News Release

New clues to a 500-year old mystery about the human heart

Scientists show that muscular structures first described by Leonardo da Vinci are essential for heart function

Peer-Reviewed Publication

European Molecular Biology Laboratory - European Bioinformatics Institute

Da Vinci's heart

image: The heart and its trabeculae, first described by Leonardo da Vinci. view more 

Credit: Spencer Phillips

19 August 2020, Cambridge - Researchers have investigated the function of a complex mesh of muscle fibres that line the inner surface of the heart. The study, published in the journal Nature, sheds light on questions asked by Leonardo da Vinci 500 years ago, and shows how the shape of these muscles impacts heart performance and heart failure.

This project included collaborators at EMBL's European Bioinformatics Institute (EMBL-EBI), Cold Spring Harbor Laboratory, the MRC London Institute of Medical Sciences, Heidelberg University, and the Politecnico di Milano.

In humans, the heart is the first functional organ to develop and starts beating spontaneously only four weeks after conception. Early in development, the heart grows an intricate network of muscle fibres - called trabeculae - that form geometric patterns on the heart's inner surface. These are thought to help oxygenate the developing heart, but their function in adults has remained an unsolved puzzle since the 16th century.

To understand the roles and development of trabeculae, an international team of researchers used artificial intelligence to analyse 25 000 magnetic resonance imaging (MRI) scans of the heart, along with associated heart morphology and genetic data. The study reveals how trabeculae work and develop, and how their shape can influence heart disease. UK Biobank has made the study data openly available.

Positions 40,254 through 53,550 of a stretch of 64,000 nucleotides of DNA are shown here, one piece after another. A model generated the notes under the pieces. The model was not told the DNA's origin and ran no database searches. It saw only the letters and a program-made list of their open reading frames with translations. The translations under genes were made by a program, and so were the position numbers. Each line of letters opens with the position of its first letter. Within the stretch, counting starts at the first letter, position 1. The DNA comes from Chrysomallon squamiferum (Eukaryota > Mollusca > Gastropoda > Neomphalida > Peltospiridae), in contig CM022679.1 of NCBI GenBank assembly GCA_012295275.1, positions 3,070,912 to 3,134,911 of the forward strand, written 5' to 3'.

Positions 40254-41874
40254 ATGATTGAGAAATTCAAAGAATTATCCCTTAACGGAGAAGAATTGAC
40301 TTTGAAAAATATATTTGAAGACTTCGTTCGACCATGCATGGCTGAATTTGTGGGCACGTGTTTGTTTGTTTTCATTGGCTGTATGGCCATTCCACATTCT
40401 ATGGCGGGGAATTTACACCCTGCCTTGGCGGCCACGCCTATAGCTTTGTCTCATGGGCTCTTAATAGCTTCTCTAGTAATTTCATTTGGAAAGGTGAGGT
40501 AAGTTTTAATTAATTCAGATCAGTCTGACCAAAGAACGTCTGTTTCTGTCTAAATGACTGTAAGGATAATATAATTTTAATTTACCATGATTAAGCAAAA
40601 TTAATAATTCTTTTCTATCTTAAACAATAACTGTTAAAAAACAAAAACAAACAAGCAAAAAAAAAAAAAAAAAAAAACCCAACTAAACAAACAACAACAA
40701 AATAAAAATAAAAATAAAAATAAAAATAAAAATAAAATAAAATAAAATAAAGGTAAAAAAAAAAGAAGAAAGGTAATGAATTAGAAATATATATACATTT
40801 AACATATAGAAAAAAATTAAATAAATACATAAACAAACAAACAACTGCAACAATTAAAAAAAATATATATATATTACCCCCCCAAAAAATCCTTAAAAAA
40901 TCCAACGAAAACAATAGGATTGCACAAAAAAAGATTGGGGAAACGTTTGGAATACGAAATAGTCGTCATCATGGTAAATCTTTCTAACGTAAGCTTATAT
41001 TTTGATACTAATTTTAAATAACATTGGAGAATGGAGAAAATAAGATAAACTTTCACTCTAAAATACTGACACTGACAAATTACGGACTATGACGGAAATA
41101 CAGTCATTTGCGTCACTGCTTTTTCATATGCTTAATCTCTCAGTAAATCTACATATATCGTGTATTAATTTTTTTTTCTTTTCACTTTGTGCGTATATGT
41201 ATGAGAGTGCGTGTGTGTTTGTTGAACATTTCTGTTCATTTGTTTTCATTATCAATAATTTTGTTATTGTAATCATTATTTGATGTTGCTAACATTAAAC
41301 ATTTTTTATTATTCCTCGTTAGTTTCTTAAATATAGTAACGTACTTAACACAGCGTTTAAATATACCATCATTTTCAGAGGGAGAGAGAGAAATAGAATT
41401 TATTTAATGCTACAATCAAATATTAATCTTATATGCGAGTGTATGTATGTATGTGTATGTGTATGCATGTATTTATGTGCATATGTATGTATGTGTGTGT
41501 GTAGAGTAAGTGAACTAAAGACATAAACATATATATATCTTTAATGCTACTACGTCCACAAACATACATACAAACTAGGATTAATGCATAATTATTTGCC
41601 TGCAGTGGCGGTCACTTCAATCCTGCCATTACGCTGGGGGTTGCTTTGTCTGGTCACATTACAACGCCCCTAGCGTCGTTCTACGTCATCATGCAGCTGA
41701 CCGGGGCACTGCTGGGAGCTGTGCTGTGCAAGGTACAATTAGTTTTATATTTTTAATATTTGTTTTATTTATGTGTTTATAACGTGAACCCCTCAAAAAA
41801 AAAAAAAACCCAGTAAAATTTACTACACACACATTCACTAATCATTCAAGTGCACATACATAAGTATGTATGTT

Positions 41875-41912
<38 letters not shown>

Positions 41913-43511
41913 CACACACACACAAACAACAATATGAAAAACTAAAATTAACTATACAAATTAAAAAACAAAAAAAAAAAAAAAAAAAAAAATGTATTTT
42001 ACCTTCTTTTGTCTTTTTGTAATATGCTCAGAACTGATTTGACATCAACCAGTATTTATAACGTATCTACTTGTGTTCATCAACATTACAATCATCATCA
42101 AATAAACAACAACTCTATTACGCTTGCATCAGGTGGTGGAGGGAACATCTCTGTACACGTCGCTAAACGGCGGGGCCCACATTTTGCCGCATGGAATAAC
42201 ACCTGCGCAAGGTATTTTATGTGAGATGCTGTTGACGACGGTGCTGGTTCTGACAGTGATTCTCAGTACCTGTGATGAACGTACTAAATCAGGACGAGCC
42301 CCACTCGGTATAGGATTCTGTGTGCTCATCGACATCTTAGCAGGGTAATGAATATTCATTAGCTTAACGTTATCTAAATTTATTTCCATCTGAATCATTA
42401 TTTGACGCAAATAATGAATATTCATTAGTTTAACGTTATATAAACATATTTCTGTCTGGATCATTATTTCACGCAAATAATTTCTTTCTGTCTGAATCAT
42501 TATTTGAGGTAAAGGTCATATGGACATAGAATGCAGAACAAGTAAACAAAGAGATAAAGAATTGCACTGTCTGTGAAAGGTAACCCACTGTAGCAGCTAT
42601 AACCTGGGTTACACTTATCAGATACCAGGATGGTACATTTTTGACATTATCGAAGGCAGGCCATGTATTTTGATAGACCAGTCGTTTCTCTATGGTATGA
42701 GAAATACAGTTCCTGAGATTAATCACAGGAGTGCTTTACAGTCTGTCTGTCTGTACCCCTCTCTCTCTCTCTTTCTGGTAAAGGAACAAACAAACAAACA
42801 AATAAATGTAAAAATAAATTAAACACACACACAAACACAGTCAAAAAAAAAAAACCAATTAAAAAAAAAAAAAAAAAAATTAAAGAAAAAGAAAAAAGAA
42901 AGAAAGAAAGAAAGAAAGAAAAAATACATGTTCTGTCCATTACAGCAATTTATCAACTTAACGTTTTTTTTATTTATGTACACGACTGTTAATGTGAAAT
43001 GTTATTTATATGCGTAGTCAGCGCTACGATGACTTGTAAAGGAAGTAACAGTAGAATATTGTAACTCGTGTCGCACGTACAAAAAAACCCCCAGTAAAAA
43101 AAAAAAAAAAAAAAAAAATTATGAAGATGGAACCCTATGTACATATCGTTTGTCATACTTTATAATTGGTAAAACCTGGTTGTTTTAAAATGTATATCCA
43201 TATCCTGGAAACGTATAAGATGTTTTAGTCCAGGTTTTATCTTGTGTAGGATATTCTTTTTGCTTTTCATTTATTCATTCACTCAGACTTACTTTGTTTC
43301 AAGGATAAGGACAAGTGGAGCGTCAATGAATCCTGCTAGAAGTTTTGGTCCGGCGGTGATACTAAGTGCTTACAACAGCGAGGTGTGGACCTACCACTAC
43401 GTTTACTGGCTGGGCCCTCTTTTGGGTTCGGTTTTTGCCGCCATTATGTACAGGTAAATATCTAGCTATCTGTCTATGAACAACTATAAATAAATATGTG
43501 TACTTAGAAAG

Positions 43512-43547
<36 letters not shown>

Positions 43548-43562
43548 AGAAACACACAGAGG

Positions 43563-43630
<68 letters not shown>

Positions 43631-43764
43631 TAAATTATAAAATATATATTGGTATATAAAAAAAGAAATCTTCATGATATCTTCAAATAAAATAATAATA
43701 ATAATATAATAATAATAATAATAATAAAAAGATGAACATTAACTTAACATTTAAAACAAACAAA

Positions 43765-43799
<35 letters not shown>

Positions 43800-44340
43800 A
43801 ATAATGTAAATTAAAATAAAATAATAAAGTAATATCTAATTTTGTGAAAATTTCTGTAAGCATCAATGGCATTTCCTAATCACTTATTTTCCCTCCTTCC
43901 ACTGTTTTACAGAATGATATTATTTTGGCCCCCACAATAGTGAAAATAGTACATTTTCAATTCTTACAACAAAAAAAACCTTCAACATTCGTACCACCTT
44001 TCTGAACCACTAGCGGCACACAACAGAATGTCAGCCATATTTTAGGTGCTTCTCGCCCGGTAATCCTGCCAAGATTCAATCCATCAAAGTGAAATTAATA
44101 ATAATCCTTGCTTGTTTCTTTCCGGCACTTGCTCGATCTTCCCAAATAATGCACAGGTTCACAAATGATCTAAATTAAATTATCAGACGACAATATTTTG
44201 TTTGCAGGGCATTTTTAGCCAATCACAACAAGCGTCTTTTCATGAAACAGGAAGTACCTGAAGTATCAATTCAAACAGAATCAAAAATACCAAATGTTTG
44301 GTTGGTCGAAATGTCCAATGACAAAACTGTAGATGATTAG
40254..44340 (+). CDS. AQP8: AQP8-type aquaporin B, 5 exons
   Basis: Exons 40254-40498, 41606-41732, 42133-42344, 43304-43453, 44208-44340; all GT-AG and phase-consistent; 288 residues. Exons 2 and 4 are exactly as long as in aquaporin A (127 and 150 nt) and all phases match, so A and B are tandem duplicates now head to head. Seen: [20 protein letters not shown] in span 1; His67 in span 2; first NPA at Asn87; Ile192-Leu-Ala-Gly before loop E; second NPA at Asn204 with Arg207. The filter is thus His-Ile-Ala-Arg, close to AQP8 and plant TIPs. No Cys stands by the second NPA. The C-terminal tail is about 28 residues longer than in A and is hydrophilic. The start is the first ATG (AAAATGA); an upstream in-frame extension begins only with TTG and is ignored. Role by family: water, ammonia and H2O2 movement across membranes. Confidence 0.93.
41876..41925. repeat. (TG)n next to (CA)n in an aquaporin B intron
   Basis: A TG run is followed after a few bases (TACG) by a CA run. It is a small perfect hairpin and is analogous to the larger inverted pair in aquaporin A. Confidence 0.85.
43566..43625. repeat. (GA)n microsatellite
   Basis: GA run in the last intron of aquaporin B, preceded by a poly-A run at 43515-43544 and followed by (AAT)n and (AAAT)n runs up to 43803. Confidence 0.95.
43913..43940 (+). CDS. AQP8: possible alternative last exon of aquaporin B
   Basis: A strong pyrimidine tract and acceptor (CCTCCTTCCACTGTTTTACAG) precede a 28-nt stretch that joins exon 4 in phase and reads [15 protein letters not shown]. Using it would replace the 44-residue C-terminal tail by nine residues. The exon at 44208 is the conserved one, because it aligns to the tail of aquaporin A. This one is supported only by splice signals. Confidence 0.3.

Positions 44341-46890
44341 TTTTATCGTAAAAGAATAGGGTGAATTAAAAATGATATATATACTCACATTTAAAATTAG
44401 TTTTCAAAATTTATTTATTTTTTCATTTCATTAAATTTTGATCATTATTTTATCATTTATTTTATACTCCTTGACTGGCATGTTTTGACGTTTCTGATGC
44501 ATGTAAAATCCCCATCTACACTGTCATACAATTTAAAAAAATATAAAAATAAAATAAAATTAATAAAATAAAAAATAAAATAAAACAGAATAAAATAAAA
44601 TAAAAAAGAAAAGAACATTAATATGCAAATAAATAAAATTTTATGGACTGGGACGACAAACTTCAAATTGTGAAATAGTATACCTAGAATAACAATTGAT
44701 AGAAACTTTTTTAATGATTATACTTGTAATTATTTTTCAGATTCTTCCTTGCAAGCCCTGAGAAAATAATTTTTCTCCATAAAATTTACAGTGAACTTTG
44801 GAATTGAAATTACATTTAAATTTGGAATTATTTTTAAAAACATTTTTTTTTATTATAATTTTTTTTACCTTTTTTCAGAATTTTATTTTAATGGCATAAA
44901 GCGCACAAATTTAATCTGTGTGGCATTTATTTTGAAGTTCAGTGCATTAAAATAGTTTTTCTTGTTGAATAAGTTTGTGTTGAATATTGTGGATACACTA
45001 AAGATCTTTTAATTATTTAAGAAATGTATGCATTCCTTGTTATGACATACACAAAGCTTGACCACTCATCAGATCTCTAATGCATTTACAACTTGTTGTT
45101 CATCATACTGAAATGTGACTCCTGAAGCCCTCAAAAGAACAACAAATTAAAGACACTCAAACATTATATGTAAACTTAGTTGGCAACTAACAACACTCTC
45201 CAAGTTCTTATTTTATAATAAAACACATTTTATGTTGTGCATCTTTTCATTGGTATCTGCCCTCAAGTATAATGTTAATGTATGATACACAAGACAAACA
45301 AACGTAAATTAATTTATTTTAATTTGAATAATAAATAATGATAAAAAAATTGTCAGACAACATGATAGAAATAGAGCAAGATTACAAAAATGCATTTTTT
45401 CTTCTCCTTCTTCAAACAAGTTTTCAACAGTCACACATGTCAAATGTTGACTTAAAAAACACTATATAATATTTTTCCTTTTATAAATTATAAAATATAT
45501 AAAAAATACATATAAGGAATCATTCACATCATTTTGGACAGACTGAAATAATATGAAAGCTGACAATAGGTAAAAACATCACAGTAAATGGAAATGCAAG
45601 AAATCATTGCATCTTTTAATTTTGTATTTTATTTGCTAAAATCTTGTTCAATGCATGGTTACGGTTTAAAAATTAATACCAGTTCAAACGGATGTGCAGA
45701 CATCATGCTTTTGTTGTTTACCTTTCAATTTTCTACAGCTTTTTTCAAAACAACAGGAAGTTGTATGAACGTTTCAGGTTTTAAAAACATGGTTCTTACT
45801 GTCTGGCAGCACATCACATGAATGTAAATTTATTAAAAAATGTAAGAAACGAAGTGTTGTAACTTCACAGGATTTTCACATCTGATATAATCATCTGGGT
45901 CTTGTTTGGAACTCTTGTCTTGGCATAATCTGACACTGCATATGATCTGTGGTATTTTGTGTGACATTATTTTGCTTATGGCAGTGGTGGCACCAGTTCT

Solutions to da Vinci's biological enigma

Leonardo da Vinci was the first to sketch trabeculae and their snowflake-like fractal patterns in the 16th century. He speculated that they warm the blood as it flows through the heart, but their true importance has not been recognised until now.

"Our findings answer very old questions in basic human biology. As large-scale genetic analyses and artificial intelligence progress, we're rebooting our understanding of physiology to an unprecedented scale," says Ewan Birney, Deputy Director General of EMBL.

The research suggests that the rough surface of the heart ventricles allows blood to flow more efficiently during each heartbeat, just like the dimples on a golf ball reduce air resistance and help the ball travel further.

The study also highlights six regions in human DNA that affect how the fractal patterns in these muscle fibres develop. Intriguingly, the researchers found that two of these regions also regulate branching of nerve cells, suggesting a similar mechanism may be at work in the developing brain.

"Our work significantly advanced our understanding of the importance of myocardial trabeculae," explains Hannah Meyer, Principal Investigator at Cold Spring Harbor Laboratory. "Perhaps even more importantly, we also showed the value of a truly multidisciplinary team of researchers. Only the combination of genetics, clinical research, and bioengineering led us to discover the unexpected role of myocardial trabeculae in the function of the adult heart."